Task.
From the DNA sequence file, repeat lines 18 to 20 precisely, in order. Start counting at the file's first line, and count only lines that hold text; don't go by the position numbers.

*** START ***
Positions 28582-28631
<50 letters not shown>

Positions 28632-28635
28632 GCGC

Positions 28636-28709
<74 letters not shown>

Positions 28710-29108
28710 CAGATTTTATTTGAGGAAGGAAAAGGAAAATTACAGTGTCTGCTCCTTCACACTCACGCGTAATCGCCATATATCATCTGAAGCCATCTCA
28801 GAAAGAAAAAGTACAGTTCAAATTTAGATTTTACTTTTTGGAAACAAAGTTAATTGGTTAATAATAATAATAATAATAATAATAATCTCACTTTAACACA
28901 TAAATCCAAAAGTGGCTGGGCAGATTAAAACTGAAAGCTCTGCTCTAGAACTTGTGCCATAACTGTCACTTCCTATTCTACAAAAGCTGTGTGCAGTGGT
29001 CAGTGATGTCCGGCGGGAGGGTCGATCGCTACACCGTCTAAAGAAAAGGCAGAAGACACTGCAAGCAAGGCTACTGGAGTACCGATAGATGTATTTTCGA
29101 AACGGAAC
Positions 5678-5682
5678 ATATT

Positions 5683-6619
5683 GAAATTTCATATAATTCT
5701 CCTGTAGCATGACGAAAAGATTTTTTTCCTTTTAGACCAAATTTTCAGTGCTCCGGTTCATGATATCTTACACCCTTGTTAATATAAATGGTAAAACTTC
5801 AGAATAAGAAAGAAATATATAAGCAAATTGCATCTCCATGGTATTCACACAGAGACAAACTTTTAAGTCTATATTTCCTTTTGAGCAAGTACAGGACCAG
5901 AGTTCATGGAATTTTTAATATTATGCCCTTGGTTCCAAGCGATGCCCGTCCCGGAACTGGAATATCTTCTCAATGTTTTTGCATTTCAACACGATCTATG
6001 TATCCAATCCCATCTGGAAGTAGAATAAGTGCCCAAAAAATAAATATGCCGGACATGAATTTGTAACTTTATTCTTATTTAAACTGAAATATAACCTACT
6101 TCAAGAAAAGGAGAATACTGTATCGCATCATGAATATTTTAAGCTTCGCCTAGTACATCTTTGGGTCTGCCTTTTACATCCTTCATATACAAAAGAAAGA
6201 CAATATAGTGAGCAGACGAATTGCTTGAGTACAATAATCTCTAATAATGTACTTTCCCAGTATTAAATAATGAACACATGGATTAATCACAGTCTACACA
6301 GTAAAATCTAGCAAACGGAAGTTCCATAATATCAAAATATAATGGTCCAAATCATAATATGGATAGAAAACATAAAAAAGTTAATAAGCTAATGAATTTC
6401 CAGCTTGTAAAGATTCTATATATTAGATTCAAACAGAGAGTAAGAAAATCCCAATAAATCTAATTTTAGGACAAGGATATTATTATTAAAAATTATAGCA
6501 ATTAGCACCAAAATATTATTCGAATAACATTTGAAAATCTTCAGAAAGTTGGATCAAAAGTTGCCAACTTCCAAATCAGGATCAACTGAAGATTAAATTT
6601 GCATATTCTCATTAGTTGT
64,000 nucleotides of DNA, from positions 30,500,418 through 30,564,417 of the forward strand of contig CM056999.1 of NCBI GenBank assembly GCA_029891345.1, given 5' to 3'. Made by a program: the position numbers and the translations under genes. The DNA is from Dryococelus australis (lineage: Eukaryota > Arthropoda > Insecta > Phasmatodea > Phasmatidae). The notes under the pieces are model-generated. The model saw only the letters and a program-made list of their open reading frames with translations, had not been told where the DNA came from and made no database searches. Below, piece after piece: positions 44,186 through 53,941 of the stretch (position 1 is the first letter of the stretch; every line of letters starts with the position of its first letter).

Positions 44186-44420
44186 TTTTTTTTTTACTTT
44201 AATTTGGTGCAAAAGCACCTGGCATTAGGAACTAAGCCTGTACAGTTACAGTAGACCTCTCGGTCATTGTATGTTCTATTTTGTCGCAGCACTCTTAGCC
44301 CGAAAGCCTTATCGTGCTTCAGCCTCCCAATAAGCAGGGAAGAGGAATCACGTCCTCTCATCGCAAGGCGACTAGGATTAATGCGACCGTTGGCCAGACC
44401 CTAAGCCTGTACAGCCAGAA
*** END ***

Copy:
5801 AGAATAAGAAAGAAATATATAAGCAAATTGCATCTCCATGGTATTCACACAGAGACAAACTTTTAAGTCTATATTTCCTTTTGAGCAAGTACAGGACCAG
5901 AGTTCATGGAATTTTTAATATTATGCCCTTGGTTCCAAGCGATGCCCGTCCCGGAACTGGAATATCTTCTCAATGTTTTTGCATTTCAACACGATCTATG
6001 TATCCAATCCCATCTGGAAGTAGAATAAGTGCCCAAAAAATAAATATGCCGGACATGAATTTGTAACTTTATTCTTATTTAAACTGAAATATAACCTACT